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Q&A: Octuplet Birth Raises Questions
Initial reports about a California woman who delivered octuplets last week evoked wonderment over the fact that all seemed to be doing well.
But as more details about the woman dribbled out, wonderment turned into disbelief for many. The Associated Press has reported that the mother is a single 33-year-old named Nadya Suleman who already had six children at home, and that all 14 of her children were conceived via in vitro fertilization, or IVF.
How she could afford expensive IVF, and why a doctor would transfer enough embryos to result in octuplets, a rare, extremely risky "high-order multiples" pregnancy, is unknown.
"We're certainly trying to find out who the treating physician was so that we can find out the circumstances of the conception," says Sean Tipton, a spokesman for the American Society of Reproductive Medicine.
The octuplets, believed to be only the second set ever born in the USA, have raised a number of questions for fertility specialists:
Q: Are there any laws against transferring more than a few embryos to a woman's uterus?
A: There is in the United Kingdom, which has a national health program, but not in the USA.
To reduce the number of multiple births resulting from IVF, the American Society for Reproductive Medicine (ASRM) and the Society for Assisted Reproductive Technology (SART), one of its member organizations, have drawn up guidelines suggesting limits based on a patient's age and other factors related to her chances of conceiving.
In general, the older women are, the less likely they are to conceive with embryos created with their own eggs. Under ASRM guidelines, only one or two embryos should be transferred to women under 35. The upper limit in women over age 40 is five.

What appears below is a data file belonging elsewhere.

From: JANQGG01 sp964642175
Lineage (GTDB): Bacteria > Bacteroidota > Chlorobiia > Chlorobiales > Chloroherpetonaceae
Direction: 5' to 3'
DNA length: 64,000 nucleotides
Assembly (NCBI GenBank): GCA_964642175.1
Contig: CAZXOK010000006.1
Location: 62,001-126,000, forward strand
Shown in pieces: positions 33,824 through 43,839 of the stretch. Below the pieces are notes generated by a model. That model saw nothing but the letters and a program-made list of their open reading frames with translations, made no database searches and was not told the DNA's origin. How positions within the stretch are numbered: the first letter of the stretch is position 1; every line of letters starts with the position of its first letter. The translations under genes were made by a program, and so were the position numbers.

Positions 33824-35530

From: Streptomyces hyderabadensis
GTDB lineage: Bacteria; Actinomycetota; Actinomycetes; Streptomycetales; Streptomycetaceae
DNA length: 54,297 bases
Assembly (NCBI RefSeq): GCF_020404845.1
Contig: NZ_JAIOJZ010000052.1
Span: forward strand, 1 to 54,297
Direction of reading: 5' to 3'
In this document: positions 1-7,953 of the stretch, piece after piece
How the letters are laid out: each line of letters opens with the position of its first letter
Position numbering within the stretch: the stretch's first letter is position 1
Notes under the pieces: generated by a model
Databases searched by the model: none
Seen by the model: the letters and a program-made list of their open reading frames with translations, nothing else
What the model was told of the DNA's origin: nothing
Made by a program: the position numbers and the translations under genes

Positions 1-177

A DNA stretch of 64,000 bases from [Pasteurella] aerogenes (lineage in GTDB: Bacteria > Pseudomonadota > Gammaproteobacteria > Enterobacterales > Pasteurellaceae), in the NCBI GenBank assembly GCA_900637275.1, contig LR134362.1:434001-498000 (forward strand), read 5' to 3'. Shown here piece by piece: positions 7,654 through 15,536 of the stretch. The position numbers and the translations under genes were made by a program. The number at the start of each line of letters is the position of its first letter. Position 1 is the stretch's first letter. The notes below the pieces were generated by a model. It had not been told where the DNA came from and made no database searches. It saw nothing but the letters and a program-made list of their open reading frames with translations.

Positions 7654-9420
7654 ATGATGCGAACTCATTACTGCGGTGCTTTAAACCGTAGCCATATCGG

SART could revoke a clinic's membership for blatantly ignoring its guidelines, Tipton says. "Being a member of SART is an important credential, because many insurance companies who pay for IVF will only pay for it at SART clinics," he says.
Q: What are the odds that every embryo will "take" and result in a baby?
A: Remote, says Terrence Lee, a reproductive endocrinologist in Brea, Calif., who writes a blog called Fertility File. "If you hear that a baseball player got eight hits last week, you usually don't think that he had only eight at-bats." Eight babies suggests many more embryos were transferred.
Q: Can't doctors just say no when patients ask that more than the recommended number of embryos be transferred, especially if they question a woman's ability to care for multiples?
A: Not really. The ASRM ethics committee addressed the question in 2004, when it said fertility programs can withhold services only if they have "well-substantiated judgments" that the patient won't be able to provide adequate child-rearing.
That bar is high, says Robert Stillman, a reproductive endocrinologist in Rockville, Md. Drug abuse, child abuse or psychotic behavior could be grounds to withhold treatment. "We're not in a position, nor should we be in a position, of deciding who's going to be good parents or how many children we want them to have," Stillman says.
Q: News reports have said Suleman didn't want to discard any of her frozen embryos. Did she have other options besides transferring them all at once?
A: "This is an avoidable consequence of fertility care," says Anne Lyerly, a Duke University obstetrician/gynecologist and bioethics researcher.
"If she couldn't bear to discard those embryos or to have them be in somebody else's family, they could have been transferred one at a time or two at a time." If that had been done, Lyerly says, Suleman might have decided to stop trying to have more children before using all of her embryos.